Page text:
Get your Copy of WINTER 2016 Now! Receive a subscription to American Archaeology Magazine with a $30 annual donation. Please visit our Membership page for details on how you can become a member.

Also available at Newsstands and Bookstores near you.

Browse Articles Summaries from our last issue, FALL 2016.  Explore Back Issues. Back issues, 2 years old or older, are available online to search and download.

Celebrate International Archaeology Day in California & New Mexico

Join The Archaeological Conservancy in Celebrating International Archaeology Day with lots of family fun in two of our Regions: in the Western region in San Diego, California and in the Southwestern Region in Santa Fe, New Mexico. If you are not near one of those locations check out a celebration near you by searching for your city or State or Country at https://www.archaeological.org/archaeologyday/events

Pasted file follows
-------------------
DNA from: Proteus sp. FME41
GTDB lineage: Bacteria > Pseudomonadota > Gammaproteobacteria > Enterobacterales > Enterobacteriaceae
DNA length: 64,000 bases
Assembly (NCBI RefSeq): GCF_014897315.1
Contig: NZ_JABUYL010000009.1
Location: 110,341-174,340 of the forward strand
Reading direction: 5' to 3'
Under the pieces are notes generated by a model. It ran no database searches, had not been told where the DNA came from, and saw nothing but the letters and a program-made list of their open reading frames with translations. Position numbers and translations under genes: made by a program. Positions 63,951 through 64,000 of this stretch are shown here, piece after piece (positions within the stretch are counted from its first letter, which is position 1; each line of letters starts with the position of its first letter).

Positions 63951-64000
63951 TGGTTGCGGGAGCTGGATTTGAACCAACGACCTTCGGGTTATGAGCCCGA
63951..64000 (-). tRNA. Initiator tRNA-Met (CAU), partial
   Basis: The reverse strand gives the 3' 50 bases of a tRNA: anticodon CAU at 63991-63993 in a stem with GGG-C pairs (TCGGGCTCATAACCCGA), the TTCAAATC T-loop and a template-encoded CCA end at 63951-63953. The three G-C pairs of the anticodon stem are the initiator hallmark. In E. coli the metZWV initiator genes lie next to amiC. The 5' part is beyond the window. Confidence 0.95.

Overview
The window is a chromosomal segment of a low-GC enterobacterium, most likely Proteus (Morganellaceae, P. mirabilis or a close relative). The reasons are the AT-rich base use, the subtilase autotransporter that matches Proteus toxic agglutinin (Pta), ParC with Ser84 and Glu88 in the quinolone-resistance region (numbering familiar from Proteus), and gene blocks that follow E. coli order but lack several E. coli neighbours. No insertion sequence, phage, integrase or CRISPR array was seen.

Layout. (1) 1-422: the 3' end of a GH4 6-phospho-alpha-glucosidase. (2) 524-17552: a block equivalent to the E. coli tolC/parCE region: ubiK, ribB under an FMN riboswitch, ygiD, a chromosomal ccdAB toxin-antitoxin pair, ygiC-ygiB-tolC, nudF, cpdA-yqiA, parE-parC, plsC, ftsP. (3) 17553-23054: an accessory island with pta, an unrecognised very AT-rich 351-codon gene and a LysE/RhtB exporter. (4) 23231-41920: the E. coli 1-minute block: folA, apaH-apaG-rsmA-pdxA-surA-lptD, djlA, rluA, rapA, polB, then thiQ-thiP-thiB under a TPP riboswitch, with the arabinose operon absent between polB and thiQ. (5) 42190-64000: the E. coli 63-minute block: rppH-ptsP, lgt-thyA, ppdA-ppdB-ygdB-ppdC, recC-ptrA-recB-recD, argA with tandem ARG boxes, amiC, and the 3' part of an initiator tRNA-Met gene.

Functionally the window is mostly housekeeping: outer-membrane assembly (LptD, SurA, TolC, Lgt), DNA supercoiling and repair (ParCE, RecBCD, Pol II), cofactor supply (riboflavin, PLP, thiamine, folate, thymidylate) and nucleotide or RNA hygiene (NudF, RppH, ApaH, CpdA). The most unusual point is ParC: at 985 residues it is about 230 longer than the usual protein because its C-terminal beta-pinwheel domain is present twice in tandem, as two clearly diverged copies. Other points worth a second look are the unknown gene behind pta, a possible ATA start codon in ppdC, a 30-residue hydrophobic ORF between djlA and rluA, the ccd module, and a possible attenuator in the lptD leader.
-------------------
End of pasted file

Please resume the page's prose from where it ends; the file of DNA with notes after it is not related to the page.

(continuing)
Arch in the Park:

San Diego International Archaeology Day

Join the San Diego Archaeological Society for the annual Arch in the Park on October 21st at the Los Peñasquitos Adobe Ranch House from 10am-3pm! Free Family-Fun! Come out to experience, enjoy, and support archaeology! Here are some of the many fun events:

10am-1pm: First People Kumeyaay Movie Showing
11am: Art Show Awards
1pm: Running Grunion’s Performance
All day: Tables and Demonstrations
Archaeological Excavation
Raffle Prize Drawings
Tours of the Adobe Ranch House

The San Luis Rey Tribe will be selling fry bread tacos, fry bread, and drinks. There is a restroom on site. http://www.sdparks.org/content/sdparks/en/park-pages/RanchoLosPenasquitos.html